We went to Malcolm Island, where we once saw the orcas rub on a beach. There were no orcas spotted on this trip, but every day saw at least one humpback whale spouting, and dolphins swimming by. The weather was overcast as is typical for the northern Vancouver Island region, but there was only a small amount of drizzly rain.
view from the campsite at Bere Pt Regional Park
typical tall coastal cedar tree
seagulls resting on a log
Pultney Pt lighthouse – still manned
A bald eagle – Bushboy took this picture
cruise ship traffic is heavy through the summer, if you’ve been on a boat to Alaska you’ve been by Malcolm Island
the view of Malcolm Pt on the last day when the sun poked out
lots of fishermen out every day
Happy Canada Day – get out and explore this amazing country!
[As I write this the BC school system is on the brink of a province-wide general strike after three weeks of rotating strikes. The teachers have voted overwhelmingly to walk out completely, starting on the 17th. Apparently there is bargaining happening all week-end, although neither side is providing updates. Perhaps this will be over before Tuesday.]
I am hesitant to write this, as I have friends who are wonderful teachers, and whom I respect and like. But I have a right to my opinion and with all the time I have spent at various education meetings, I do believe I have some insight as well.
I am so frustrated both as a parent and as an advocate for education, by this situation. I am tired of being told what to think, by both sides. I am tired of being told who is right, and how if I’m not with them I’m against them. I’m tired of having numbers twisted and my emotions manipulated.
Here is what it boils down to. The teachers in this province would like a wage increase. They would like smaller classes. They would like better class composition (meaning tighter restrictions on numbers of children with high individual needs per class without aides). They would like more specialist teachers.
The government has said the amount of money it would cost to fund these requests is simply not available. They have offered wage increases less than what the teachers want, and are not willing to talk publicly about the other requests it seems. There is no question the government has bargained in bad faith in the past and is not friendly to the teachers’ union.
I am not in disagreement, in principal, with any of the things the teachers want. I simply ask that it be acknowledged that all of these things would mean more money in the pockets of more teachers. It does not mean, as some teachers are trying to imply, more supplies for the classroom. It does not mean better computers, more library books, new text books, art supplies, photo copy paper or any of those other things required to run a school. It does not mean more playground equipment or sports equipment. It does not mean new blackboards or smart boards, it does not mean new chairs and tables. Granted, many of these classroom supplies come out of the pockets of teachers. And many of the things on that list come from the pockets of parents either directly or through PAC fund raising. More teachers and more classrooms, means more janitors and more desks and more demands on the system. Where does the funding come for those things? These are questions that need to be asked.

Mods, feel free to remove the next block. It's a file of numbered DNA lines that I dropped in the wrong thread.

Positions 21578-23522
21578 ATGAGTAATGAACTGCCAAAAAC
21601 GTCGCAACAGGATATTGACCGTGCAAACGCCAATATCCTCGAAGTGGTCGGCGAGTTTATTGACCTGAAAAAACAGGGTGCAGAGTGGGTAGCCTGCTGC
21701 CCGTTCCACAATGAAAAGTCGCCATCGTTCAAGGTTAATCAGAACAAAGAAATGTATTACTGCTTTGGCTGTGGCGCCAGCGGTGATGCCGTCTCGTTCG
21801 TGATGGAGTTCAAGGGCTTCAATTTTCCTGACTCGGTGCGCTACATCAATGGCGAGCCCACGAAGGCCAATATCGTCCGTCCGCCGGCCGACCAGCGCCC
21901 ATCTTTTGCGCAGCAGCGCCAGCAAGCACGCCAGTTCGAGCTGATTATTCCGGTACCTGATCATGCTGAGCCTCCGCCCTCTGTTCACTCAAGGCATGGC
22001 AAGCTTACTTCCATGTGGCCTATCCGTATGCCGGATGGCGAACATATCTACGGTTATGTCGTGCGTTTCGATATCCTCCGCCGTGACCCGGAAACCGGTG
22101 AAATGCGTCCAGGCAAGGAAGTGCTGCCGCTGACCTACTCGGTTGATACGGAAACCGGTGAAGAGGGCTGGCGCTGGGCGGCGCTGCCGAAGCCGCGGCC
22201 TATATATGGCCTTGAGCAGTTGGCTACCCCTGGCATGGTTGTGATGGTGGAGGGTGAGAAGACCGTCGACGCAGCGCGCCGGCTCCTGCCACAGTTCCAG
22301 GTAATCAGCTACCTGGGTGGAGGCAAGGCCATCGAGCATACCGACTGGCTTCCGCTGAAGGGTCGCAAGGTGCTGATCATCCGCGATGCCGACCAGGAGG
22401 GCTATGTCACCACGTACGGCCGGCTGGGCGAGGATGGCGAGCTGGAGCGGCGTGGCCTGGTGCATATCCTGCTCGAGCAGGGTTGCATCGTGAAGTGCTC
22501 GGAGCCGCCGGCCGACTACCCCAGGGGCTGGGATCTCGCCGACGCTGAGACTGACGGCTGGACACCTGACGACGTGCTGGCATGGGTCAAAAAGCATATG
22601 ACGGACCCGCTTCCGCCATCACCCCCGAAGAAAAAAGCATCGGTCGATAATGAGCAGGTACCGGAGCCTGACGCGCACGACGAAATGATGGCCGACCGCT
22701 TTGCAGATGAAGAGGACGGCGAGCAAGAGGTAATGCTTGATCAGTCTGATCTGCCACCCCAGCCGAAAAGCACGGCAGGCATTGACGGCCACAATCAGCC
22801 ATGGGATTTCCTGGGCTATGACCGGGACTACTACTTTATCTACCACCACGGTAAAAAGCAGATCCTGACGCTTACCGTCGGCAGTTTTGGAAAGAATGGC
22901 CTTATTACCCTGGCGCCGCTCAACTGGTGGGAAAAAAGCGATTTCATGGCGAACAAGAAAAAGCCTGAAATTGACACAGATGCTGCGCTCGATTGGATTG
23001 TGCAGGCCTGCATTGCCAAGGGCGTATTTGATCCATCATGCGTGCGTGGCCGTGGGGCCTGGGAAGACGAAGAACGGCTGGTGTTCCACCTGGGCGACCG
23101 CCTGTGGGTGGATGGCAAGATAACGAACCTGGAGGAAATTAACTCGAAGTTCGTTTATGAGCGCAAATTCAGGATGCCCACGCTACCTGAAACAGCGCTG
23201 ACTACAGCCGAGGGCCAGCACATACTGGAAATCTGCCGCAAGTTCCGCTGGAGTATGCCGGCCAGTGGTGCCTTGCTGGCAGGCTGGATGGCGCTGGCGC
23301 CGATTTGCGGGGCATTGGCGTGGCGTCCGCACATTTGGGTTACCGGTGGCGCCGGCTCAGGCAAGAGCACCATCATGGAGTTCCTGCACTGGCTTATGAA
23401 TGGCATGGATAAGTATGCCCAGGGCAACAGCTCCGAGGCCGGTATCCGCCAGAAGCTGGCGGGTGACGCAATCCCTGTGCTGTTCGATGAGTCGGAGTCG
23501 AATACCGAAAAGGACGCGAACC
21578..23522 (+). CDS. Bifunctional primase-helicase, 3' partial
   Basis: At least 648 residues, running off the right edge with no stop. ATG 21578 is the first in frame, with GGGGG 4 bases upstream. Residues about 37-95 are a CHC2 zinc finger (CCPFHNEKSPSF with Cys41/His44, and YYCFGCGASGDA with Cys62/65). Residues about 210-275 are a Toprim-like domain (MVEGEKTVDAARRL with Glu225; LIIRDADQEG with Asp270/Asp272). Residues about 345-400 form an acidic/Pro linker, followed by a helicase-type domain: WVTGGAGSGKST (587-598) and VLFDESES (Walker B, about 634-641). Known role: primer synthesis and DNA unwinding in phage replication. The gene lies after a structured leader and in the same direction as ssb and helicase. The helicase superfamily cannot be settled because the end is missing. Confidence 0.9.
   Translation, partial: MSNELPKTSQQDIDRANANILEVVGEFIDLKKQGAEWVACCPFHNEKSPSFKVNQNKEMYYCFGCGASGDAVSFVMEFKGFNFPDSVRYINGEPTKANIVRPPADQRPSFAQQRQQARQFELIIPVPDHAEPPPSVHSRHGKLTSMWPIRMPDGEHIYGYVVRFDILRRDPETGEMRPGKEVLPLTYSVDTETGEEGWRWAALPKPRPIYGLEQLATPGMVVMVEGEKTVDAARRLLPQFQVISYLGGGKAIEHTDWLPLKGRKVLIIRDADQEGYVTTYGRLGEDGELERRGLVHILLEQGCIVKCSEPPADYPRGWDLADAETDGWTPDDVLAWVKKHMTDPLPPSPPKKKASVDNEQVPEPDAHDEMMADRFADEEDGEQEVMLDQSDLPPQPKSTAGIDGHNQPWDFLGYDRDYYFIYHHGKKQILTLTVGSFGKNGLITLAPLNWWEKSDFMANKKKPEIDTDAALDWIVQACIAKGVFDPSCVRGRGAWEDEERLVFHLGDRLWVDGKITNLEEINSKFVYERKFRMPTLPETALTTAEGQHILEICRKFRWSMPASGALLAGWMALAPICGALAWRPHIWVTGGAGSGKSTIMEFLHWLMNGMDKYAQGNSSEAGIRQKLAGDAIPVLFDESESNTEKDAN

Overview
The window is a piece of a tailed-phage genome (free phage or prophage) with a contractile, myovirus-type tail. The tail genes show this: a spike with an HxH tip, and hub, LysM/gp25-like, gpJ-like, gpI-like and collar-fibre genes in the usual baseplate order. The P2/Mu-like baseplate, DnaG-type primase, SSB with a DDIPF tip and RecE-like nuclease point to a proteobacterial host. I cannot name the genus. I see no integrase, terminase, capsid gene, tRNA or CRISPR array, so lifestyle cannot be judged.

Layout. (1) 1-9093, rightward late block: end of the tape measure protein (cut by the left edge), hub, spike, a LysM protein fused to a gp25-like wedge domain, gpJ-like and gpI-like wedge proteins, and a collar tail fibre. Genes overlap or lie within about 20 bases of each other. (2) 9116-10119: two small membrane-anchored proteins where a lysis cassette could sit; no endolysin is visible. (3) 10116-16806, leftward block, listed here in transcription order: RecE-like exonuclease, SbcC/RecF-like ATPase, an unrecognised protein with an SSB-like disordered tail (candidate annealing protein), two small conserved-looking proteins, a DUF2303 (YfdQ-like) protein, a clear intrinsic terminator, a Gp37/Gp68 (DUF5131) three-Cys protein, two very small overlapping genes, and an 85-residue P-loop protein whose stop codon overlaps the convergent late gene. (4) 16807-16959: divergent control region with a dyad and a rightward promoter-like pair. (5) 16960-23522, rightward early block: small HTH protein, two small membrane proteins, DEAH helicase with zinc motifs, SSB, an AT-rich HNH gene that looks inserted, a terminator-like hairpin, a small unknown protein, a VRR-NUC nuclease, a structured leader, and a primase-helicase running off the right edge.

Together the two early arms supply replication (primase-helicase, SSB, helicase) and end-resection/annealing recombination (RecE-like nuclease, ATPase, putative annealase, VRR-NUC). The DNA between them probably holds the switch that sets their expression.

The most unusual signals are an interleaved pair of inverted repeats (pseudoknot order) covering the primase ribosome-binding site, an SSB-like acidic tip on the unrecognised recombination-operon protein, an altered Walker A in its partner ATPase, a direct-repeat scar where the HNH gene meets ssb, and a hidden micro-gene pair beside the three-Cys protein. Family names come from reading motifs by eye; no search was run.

I have spent more than enough time in a classroom helping to have great respect for many teachers. I see that they care, and that they are tired of seeing children get lost in the system. I applaud their advocacy for those children and share their frustration in a system that seems to be overwhelmed.
I also know that the rest of the school community – the administrators, the support staff, the board office staff and the trustees – are also fighting for more support and funding for our education system. There is more than one solution to this problem, and it will take everyone hearing all suggestions to solve it.
Because there’s the rub. The school system in this province is in need of more funding, there is no question about that. The question is, who should make those decisions about more funding, and where should it go? There aren’t unlimited resources, as much as the teachers’ union would have us believe otherwise. And when the union starts manipulating numbers as much as the government, then they all lose my confidence. Yes, the number of teachers is quite down from 2005. So are the number of students – quite noticeably (in our district alone it went from 8,000 to about 5,000 in six years, and is still slightly dropping) which thus would mean fewer teachers needed. When I see ads and press releases about how terrible this government is for cutting teachers, then I start to question what else the union PR team is trying to manipulate.
So here we stand, the teachers saying all parents should be standing with them as this is the education of our children we are talking about, and if we aren’t with them then we are for the government. The government saying it can’t afford the demands of the teachers and tax payers will shoulder the burden. And a whole lot of people who care deeply about the education system once again left on the sidelines, watching the two school yard toughies knock each other about and wondering when we can get back to talking about the whole community, not just the two loudest members.
**I fully respect everyone’s right to an opinion on this matter, and welcome healthy discussion. But considering the heated nature of this situation, please keep it respectful. And remember, this is my opinion on my own blog.**